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Research Conducted on the Development Policy of Medical Researchers in United States​
View : 5827 Date : 2011-05-31 Writer : ed_news

The topic dealt in the paper was “The Vietnam War and Medical Research: Untold Legacy of the U.S. Doctor Draft and the NIH ‘Yellow Berets’” and basically deals how a Doctor Draft made a positive impact on improving the basic research of clinical medicine.
Professor Park received his Doctorate at Johns Hopkins University and came to KAIST in 2007.

Summary of Dissertation
From the start of the Korean War in 1950 to the end of the Vietnam War in 1973 a large number of medical school graduates were drafted to the army. Of those drafted, 100 personnel were chosen annually to focus on researching in the National Institute of Health who developed into leaders of the field.
For example, those who worked as a researcher at the National Institute instead of their armed services were 1.5 times more likely to become a tenured professor, 2 times more likely to be promoted to Dean of the department, and 3 times more likely to be the Dean. In addition, 9 out of 50 Nobel Prize winners in fields of natural sciences between 1985 and 2007 were from the same pool of researchers, and 10 out of 76 recipients of National Medal of Science were also from the same pool of researchers.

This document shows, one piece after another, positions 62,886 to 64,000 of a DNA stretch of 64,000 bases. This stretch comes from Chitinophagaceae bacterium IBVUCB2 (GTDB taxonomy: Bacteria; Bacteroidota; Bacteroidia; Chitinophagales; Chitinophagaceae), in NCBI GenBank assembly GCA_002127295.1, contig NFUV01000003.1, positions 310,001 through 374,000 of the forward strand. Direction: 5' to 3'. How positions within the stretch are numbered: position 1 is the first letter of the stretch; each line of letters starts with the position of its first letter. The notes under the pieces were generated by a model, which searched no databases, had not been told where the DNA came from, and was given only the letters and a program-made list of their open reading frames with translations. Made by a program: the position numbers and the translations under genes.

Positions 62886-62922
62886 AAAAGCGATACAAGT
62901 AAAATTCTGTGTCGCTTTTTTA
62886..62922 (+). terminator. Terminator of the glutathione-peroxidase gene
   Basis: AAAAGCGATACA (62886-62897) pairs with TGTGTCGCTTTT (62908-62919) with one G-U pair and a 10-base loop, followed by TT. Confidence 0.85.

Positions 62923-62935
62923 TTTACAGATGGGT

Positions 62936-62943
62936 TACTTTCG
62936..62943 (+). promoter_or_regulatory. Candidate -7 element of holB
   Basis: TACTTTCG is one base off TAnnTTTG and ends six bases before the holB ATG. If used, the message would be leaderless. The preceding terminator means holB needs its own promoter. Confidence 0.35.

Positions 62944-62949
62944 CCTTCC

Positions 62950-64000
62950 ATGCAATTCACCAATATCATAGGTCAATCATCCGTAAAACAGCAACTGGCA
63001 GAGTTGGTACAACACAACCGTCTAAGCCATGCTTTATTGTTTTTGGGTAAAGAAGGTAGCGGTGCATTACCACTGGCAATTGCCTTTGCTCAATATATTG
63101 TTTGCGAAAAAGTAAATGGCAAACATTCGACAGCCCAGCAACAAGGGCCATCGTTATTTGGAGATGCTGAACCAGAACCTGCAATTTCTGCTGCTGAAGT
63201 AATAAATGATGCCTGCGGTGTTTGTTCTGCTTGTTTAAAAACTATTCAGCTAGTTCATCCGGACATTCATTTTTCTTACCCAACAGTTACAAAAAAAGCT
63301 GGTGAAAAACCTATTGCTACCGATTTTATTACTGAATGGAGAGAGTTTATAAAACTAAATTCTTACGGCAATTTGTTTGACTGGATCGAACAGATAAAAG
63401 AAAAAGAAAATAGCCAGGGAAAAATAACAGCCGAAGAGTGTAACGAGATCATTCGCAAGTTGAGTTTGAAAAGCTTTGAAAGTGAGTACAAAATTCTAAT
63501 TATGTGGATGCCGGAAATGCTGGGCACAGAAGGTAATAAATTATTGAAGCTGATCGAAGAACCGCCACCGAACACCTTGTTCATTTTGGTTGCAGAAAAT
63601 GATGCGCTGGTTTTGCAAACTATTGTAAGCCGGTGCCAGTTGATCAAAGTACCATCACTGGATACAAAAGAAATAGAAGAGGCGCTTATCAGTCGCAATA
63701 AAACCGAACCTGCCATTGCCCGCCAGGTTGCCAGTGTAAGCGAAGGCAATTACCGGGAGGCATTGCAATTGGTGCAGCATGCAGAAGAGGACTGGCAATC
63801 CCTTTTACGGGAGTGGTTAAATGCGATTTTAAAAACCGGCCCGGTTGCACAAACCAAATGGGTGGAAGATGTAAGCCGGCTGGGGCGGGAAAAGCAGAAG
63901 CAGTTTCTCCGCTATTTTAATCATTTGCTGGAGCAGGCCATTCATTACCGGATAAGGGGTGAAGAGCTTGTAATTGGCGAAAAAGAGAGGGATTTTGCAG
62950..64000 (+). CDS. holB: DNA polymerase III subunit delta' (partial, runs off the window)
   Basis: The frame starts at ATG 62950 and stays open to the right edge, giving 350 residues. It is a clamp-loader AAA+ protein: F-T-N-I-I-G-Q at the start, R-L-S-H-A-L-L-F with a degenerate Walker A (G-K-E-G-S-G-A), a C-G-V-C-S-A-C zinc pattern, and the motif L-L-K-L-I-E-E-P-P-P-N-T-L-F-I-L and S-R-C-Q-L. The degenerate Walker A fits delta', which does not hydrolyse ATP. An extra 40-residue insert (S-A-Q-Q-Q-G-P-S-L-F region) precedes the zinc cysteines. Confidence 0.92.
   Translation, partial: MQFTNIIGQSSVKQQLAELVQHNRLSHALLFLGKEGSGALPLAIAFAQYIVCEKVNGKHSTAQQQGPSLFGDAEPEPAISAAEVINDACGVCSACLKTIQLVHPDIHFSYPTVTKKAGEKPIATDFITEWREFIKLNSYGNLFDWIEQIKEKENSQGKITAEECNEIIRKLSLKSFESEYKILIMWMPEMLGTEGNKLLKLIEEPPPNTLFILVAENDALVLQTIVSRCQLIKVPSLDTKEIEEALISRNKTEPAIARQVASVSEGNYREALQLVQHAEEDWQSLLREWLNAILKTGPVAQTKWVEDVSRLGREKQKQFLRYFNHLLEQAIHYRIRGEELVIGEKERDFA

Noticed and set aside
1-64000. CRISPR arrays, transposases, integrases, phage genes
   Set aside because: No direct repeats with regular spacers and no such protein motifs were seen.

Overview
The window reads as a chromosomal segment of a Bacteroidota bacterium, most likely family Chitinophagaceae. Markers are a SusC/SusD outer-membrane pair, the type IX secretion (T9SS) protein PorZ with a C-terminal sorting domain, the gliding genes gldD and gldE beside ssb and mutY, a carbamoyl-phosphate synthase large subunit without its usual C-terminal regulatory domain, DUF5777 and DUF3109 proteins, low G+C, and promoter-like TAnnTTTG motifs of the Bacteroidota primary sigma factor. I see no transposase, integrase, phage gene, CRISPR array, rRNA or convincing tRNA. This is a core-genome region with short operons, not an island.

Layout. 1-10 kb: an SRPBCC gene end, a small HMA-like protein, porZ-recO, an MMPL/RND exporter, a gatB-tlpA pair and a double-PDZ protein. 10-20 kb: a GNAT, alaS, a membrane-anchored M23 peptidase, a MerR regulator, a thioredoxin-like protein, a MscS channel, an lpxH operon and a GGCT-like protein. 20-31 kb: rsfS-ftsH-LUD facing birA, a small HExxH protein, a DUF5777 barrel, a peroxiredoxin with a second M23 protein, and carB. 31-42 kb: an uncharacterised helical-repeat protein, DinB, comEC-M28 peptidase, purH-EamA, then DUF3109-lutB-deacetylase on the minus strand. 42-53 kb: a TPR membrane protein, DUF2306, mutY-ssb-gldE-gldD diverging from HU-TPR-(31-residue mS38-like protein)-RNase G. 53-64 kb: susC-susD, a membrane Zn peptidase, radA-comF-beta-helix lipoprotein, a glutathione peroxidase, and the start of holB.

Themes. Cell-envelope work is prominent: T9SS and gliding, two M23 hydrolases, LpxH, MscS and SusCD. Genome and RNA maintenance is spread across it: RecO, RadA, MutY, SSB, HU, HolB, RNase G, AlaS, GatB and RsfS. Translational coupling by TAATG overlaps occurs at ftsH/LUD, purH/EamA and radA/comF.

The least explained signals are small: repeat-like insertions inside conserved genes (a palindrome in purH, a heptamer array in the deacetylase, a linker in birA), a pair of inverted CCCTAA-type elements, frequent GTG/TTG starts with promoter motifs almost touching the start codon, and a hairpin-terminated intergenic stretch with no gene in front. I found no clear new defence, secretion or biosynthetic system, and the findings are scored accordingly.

They were named the ‘Yellow Berets’ like the special forces ‘Green Berets’ and made great contribution to the field in implementing and executing the bench to beside culture that involves development in laboratories to clinical testing.
Professor Park maintains that there has to be improvements made in current policies to encourage research work in medical graduate schools.
 

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